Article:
By Olga Ruzhelnyk
On March 19, 2019 MBDA held a press conference in gorgeous building of the National Army Circle (le Cercle National des Armées) in the centre of Paris, France. Antoine Bouvier, CEO of MBDA, and Dominique Fillard, the company FCO, presented to the journalist wih the key events of the company in 2018 and the latest news and perspectives for 2019.
Last year was very profitable for MBDA, with € 4 billion of additional orders (€2.5 billion from the domestic market and € 1.5 billion from export), while the revenue grew to €3.2 billion in 2018, all this against a stagnant market and an increased competition with the United States.
Last year was very productive for MBDA thanks to a number of important affairs events that took place throughout the year:
- January: on behalf of France, Italy and the United Kingdom governments, OCCAR (the Organisation for Joint Armament Cooperation) notified the New In-Service Support (N-ISS) contract with the Eurosam Franco-Italian consortium, which is co-owned by MBDA and Thales. It replaces the first ISS contract that has been in place since July 2012. The N-ISS contract – which runs for five years from 2 January 2018 – will include in-service support for French and Italian land and naval systems (SAAM-Fr, SAAM-It, PAAMS and SAMP/T) as well as all ASTER missiles (ASTER 15, ASTER 30 and ASTER 30 Block 1) from France, Italy and the United Kingdom.
- March: TLVS GmbH was created together with Lockheed Martin in order to pursue the next generation of Integrated Air and Missile Defence System; Qatar adopted the Marte ER antiship missile; £ 400 million capability sustainable contract was awarded by the UK, thus the Brimstone air-to-surface missile saw its service life extended beyond 2030;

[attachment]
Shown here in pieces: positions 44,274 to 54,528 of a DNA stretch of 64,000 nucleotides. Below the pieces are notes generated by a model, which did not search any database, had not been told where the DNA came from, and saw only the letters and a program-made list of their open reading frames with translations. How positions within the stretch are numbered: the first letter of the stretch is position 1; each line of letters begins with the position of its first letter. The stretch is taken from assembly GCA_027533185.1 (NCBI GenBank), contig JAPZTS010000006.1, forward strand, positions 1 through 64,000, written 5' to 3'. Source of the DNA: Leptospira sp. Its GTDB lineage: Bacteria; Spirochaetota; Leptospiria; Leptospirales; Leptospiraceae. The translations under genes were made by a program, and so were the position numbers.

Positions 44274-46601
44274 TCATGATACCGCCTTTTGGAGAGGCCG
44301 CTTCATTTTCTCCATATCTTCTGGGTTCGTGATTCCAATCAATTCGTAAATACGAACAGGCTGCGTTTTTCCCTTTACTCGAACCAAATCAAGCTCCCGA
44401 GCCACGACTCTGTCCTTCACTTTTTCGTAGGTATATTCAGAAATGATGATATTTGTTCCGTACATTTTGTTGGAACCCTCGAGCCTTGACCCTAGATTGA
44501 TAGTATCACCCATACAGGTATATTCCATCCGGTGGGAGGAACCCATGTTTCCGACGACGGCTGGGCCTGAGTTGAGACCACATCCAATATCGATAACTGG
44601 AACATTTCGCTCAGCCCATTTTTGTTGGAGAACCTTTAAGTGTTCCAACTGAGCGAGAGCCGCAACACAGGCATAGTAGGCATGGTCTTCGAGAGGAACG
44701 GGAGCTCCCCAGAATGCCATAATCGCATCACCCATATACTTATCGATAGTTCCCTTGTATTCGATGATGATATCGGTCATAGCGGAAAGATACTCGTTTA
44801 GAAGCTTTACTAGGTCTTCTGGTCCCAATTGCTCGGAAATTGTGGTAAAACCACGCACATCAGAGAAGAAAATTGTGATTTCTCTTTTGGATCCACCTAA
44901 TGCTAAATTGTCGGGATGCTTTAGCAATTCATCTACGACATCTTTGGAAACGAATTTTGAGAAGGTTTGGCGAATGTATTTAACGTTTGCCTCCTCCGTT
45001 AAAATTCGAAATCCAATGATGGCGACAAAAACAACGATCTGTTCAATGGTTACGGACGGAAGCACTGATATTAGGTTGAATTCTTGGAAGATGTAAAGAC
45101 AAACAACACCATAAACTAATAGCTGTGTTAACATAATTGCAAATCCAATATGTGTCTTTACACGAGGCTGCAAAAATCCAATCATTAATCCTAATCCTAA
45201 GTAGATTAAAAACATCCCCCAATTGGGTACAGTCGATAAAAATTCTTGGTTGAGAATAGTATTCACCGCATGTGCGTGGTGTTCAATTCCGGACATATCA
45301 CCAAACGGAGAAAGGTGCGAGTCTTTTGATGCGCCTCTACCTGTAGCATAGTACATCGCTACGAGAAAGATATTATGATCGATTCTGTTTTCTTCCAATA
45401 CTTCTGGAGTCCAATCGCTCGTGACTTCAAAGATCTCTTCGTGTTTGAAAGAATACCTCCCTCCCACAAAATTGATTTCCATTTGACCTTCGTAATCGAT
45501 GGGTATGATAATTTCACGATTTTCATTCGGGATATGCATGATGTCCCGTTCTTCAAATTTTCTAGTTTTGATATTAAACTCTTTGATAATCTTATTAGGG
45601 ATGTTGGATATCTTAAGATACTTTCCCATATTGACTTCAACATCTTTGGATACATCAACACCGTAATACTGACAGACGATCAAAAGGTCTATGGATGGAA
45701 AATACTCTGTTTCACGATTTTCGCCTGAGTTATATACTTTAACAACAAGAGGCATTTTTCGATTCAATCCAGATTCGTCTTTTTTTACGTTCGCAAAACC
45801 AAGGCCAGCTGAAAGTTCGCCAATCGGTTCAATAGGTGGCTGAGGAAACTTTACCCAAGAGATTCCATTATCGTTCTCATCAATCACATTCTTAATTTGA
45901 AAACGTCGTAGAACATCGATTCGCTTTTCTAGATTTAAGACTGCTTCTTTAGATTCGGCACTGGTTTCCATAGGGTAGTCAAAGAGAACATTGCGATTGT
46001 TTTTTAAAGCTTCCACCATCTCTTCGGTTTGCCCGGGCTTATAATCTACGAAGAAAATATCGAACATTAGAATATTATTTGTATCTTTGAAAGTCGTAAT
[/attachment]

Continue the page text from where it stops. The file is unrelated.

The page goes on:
- May: the Land Ceptor air defence system achieved its first end-to-end system demonstration using the CAMM missile at Vidsel test;
- June: MBDA started its cooperation with Estonia’s Milrem Robotics for developing the world’s first antitank unmanned vehicle using the MMP missile; Estonia ordered more Mistral short range air defence;
- July: a new manufacturing facility was opened in Bolton, UK;
- November : the French DGA awarded the contract to develop the next generation of air-to-air combat and interception MICA NG missiles for the Rafale and its successors starting from 2026; first firing trial for the new Marte ER antiship missile, that flew for more than 100 km; the MMP was chosen as the missile of reference for the development of a Beyond Line Of Sight sovereign capability under the new European Permanent Structured Cooperation framework;
- December: the Sea Venom/ANL anti-ship missile made its third and final development firing; Project Centurion (introduction of Meteor, Brimstone and Storm Shadow) was completed on RAF Typhoons.
Among the most important orders of 2018 that would be brought into 2019 were the aforementioned development of the MICA NG, the renewal of the Aster missile service support for France, Italy and the UK, moderation and support of the cruise missile Taurus for Spain. The most important export contracts include Qatar’s for the armament of Eurofighter Typhoon combat aircraft and NH90helicopters, as well as new missile acquisitions of Taurus, MMP and Mistral.
“It is very important to have the right combination of national programmes and European cooperation programmes,” Antoine Bouvier said, “because without this balance the European defense will no longer be able to maintain the critical size of its technological and industrial base, which is necessary for autonomously developing those technologies which are key to the operational performance of our armies”.
An example is the The EU BLOS project aimed at developing a family of BLOS missiles with back image and man in the loop capabilities. Based on the MMP missile system, this family of products will be fully mastered by the European industry, which provides full autonomy of use, security of supply and future evolutions, to the benefit of the 25 PESCO Permanent Structured Cooperation member nations.
During the press conference MBDA underlined that notwithstanding the Brexit, the cooperation with the UK remains excellent and that the issue does not affect MBDA UK, although in the future its revenues in the defence domain might be reduced, should the British economy be hit by the country’s exit from the European Union.
Antoine Bouvier also underlined that he is very happy of the European cooperation initiatives, noting that even the European Defence commission has not many resources, it makes a considerable effort towards the States and that it is doing an increasing work in the military cooperation domain.
Photo by Olga Ruzhelnyk